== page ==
To all the mothers out there—do you feel that what you are doing is the most important thing in the world?

If I’m being honest, my answer to that question depends on the day.

Most days, it would go something like this: “Uhh, I am not sure. Intellectually, I know that it is important, but to feel that way? That is a lot to ask. All I can feel right now is my hand being gnawed on by my baby and my ears ringing from my toddler screeching that he needs to use the potty.”

Ask me another day and I might say: “Of course! Bringing these beautiful little humans into the world and teaching them to live a happy, moral life in line with G‑d’s desires is the greatest thing I could do with my time!”

And then there was last Sunday: “I haven’t slept for more than four hours in a row for months, I barely found time today to eat more than a granola bar, and my greatest dream is to go to the grocery store by myself. Sorry, did you ask me something?”

Motherhood is complicated. I love my children so passionately that I just want to shower them with kisses and hugs, and at the same time I desperately crave some personal space and the ability to sleep in every now and then. I also struggle with how my entire identity and sense of self has shifted since becoming a mother. I used to see myself as an intellectual, artistic, independent person. Now, I often feel that those parts of myself are subsumed under the responsibilities of caring for my kids. As a relatively new mother (my oldest is only four), I am slowly learning how to carve out space for myself where I can express my intellectual and artistic passions.

What I am realizing as my son gets older, though, is that I can also uncover how to use my talents within motherhood itself. When I am at my limit from toddlerhood, I whip out some watercolors and we paint the afternoon away until bedtime. When being cooped up in the house is driving everyone crazy, I come up with a plan to go on a hike to a local waterfall. Those are my good days. Sometimes I just tell myself to hold on and take some deep breaths. I remind myself that not losing my temper when the boy I just dressed after 20 minutes of fighting is somehow naked again is an epic spiritual win.

Somehow, the world thinks motherhood doesn’t offer enough to challenge a truly smart, capable person, but I think it is just the opposite. Motherhood is so challenging that it takes a truly smart, capable person to succeed at it. From my own experience, I see that it draws upon all parts of me—physically, emotionally, spiritually and intellectually—to build my home and my family. When I send my kids to school or childcare so I can work, whether out of necessity or desire, I think of it as refueling so I can be ready for my main job.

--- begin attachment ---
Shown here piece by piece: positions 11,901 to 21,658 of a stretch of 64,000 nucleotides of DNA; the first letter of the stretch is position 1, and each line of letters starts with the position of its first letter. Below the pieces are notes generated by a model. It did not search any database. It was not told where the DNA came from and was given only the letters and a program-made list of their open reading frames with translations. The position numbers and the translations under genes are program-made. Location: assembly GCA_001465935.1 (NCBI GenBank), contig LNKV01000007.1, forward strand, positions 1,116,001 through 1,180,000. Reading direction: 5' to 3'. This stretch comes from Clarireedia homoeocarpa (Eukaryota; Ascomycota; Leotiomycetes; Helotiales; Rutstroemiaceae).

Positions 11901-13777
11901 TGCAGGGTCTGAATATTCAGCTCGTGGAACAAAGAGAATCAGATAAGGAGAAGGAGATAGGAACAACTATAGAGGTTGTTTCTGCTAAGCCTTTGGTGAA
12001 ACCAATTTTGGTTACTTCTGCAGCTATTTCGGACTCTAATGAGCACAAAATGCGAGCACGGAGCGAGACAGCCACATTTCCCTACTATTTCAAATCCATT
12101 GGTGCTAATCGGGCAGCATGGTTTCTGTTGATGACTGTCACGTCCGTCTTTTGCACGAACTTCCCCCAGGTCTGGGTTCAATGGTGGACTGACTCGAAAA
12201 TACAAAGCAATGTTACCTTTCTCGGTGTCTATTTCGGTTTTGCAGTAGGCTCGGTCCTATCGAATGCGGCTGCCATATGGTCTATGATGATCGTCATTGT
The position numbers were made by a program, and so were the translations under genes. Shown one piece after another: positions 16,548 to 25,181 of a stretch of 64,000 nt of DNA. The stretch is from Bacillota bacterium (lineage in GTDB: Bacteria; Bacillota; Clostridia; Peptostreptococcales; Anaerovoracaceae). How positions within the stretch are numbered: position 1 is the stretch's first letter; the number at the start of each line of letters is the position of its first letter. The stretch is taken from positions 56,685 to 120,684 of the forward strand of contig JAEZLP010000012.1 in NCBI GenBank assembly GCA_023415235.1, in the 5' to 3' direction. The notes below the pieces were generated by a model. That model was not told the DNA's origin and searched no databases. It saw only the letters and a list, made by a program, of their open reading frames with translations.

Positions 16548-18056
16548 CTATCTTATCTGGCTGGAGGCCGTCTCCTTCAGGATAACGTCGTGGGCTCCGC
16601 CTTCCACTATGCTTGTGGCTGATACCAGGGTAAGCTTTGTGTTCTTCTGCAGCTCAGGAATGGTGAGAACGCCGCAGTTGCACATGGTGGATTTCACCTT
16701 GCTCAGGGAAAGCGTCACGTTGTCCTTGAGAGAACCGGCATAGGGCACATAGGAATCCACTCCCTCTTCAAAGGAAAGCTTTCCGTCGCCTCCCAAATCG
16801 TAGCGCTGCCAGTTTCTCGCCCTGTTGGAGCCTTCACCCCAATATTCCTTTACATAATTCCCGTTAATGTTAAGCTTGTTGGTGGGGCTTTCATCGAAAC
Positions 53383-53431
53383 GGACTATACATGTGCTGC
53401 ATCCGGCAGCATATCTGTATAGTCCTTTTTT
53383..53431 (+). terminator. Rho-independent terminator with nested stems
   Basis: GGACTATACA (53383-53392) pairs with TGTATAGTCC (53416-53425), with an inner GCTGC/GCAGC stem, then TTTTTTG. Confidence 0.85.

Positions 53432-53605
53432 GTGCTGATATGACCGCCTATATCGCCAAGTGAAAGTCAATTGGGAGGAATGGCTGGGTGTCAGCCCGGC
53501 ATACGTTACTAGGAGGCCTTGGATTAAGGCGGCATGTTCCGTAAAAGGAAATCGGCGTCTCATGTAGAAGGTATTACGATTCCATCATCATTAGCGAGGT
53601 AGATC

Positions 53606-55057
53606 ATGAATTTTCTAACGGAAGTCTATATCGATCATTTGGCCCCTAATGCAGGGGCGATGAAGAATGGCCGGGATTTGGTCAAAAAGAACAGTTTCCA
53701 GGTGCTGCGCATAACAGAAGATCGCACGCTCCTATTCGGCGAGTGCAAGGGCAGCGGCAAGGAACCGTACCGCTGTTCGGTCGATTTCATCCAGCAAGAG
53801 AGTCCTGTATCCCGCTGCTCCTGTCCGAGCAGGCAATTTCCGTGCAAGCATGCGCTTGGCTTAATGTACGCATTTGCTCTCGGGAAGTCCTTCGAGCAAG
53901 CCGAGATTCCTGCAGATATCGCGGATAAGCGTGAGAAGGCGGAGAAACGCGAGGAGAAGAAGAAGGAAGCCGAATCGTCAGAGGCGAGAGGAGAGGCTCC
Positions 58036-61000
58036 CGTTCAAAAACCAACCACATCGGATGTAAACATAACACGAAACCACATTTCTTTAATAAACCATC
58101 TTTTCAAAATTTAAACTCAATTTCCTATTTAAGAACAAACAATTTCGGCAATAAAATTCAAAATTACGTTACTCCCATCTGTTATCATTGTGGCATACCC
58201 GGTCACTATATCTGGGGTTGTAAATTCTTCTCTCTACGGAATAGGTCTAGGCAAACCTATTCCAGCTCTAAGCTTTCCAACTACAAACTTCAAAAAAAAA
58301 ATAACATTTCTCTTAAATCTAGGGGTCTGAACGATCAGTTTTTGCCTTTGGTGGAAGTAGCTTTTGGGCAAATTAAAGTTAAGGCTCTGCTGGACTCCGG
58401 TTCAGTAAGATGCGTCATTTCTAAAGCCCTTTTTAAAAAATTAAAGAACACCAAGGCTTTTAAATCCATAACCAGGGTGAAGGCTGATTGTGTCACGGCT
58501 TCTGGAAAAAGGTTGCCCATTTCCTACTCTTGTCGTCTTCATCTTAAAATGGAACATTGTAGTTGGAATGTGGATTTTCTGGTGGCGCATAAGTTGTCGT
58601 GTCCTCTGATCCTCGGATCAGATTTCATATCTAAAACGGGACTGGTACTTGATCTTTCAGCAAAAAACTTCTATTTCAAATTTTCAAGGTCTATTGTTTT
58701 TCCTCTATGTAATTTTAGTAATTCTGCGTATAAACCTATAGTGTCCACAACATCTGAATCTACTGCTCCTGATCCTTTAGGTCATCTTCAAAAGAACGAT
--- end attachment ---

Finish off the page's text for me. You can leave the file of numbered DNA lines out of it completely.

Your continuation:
The Lubavitcher Rebbe said in a talk in 1973:

G‑d established the home and the family so that the man does his part, and the woman does her part, and hers is not less important. In fact, maybe, when it comes to the children, her job is more critical than the man’s. If both the man and the woman are doing the man’s work, who will build and uphold the Jewish home?1

Without going too far down the rabbit hole of gender roles and feminist critique, I love this talk simply because it reminds me that whether or not I am working as a professional it is my responsibility and privilege to uphold the Jewish home. Jewish tradition does not consider your paycheck the marker of your worth, rather it is the legacy you leave in the form of a harmonious, committed family that reveals your greatest impact on the world.

In another talk, the Rebbe emphasized the sheer exertion that motherhood requires.2 He repeated multiple times that a woman’s work maintaining the home and raising children takes special attention and focus. Indeed, it takes full concentration and devotion. Like I said, it draws upon all of your inner strengths, reserves and abilities. But then he says something very interesting. With all this work in the mundane, physical tasks of the home, like making sure the house is clean, the children are dressed, and that everyone is fed healthy, kosher food, the woman might think that this doesn’t have much to do with Judaism or with the Shulchan Aruch, the Code of Jewish law.

However, while doing all of these immensely challenging tasks, the Rebbe says, “She should be permeated with the understanding that through this she is serving G‑d.” Even checking that there isn’t a draft from an open window causing the children to get a chill is serving G‑d!

When I read this, I had just recently heard a podcast about the impact our thoughts have on our feelings. So how do I make motherhood feel like the most important thing in the world? I started by simply telling myself that, in my head, throughout the day. When I catch myself thinking I just can’t wait for bedtime or this kid is driving me crazy, I switch it with the thought: I am serving G‑d! I am doing something so meaningful. It is challenging and that is ok.

But, like I said, if I’m being honest, it depends on the day. I don’t always remember this on hard days when motherhood gets me down. But I like to write about it as a reminder to myself, and hopefully to those who read this, that we are doing the hard work upon which the continuity of the Jewish people depends. That is definitely the most important thing in the world.